Vets are hopeful they can save a newborn elephant that cannot stand because of a rare condition.
The 103kg calf born at Melbourne Zoo on Wednesday has a carpal condition on her front legs that prevents her from straightening her wrists and bearing her own weight.
The baby has been separated from her mother, Num-Oi, and is being bottle-fed while she is treated.
“We’ve put casts on both the front legs of this little calf,” head veterinarian Michael Lynch told reporters on Thursday.
“Our aim is that we can correct this condition and get her back with her mum as soon as possible because that’s really her only chance of long term success as we see it now.”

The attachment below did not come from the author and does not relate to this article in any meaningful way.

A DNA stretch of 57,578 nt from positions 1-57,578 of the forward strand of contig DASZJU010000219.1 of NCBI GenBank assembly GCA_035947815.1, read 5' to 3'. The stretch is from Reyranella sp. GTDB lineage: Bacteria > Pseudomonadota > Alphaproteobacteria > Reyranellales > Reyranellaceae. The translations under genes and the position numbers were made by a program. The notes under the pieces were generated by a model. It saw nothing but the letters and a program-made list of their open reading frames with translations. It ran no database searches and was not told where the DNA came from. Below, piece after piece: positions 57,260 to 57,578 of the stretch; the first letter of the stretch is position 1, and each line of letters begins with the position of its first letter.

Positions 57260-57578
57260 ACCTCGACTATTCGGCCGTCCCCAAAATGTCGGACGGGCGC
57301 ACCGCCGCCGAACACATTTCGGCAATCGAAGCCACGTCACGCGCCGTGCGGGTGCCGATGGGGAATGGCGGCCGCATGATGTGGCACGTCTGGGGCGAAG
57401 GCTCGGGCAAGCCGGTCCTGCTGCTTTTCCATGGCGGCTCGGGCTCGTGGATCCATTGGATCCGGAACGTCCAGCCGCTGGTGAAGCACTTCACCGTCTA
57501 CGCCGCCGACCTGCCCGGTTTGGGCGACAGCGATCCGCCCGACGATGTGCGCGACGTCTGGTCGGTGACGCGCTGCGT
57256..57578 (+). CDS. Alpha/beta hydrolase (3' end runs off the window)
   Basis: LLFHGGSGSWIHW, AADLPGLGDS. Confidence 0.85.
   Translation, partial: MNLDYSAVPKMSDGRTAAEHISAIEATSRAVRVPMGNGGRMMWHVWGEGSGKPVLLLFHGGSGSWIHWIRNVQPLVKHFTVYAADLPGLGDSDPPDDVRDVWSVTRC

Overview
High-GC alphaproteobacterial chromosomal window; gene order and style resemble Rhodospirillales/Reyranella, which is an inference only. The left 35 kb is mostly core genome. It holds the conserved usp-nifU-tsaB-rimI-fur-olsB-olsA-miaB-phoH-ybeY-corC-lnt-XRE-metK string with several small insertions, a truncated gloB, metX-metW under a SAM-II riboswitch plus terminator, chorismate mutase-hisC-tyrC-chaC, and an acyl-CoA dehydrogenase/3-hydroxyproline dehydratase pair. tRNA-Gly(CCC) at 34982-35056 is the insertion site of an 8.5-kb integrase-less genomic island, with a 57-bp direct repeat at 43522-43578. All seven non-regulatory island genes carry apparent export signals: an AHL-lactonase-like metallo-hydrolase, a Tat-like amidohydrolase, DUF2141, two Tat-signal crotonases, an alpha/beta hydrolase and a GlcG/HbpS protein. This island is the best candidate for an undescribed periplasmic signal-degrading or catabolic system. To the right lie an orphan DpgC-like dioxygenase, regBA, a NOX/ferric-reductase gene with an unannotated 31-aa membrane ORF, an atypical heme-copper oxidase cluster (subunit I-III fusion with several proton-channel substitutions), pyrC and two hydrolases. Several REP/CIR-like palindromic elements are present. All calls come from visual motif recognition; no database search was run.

Bottle-feeding is not ideal as it’s difficult to milk the mother, and baby elephant formula can cause digestive problems.
“In Asian elephants there’s very low success in bottle-feeding a baby,” Dr Lynch said.
The vet says he’s never heard of the carpal condition in elephants before, although it’s known in horses.
The condition was not detected in Num-Oi’s 22-month pregnancy, which was otherwise uncomplicated.
“We believe the cause of the condition is just bad luck,” Dr Lynch said.
While the chances of recovery in horses is positive, the vet says the elephant calf has particularly severe flexure and it’s unknown how effective treatments are for elephants.
“We’re hoping within two weeks we would get a resolution to the issue.
“That’s our best guess at this stage.”
Dr Lynch said the baby elephant is not in pain, but it is hard for Num-Oi to be separated from her calf.
If her condition doesn’t improve after two weeks in the casts, surgical correction could be an option if the elephant’s health permits it, he said.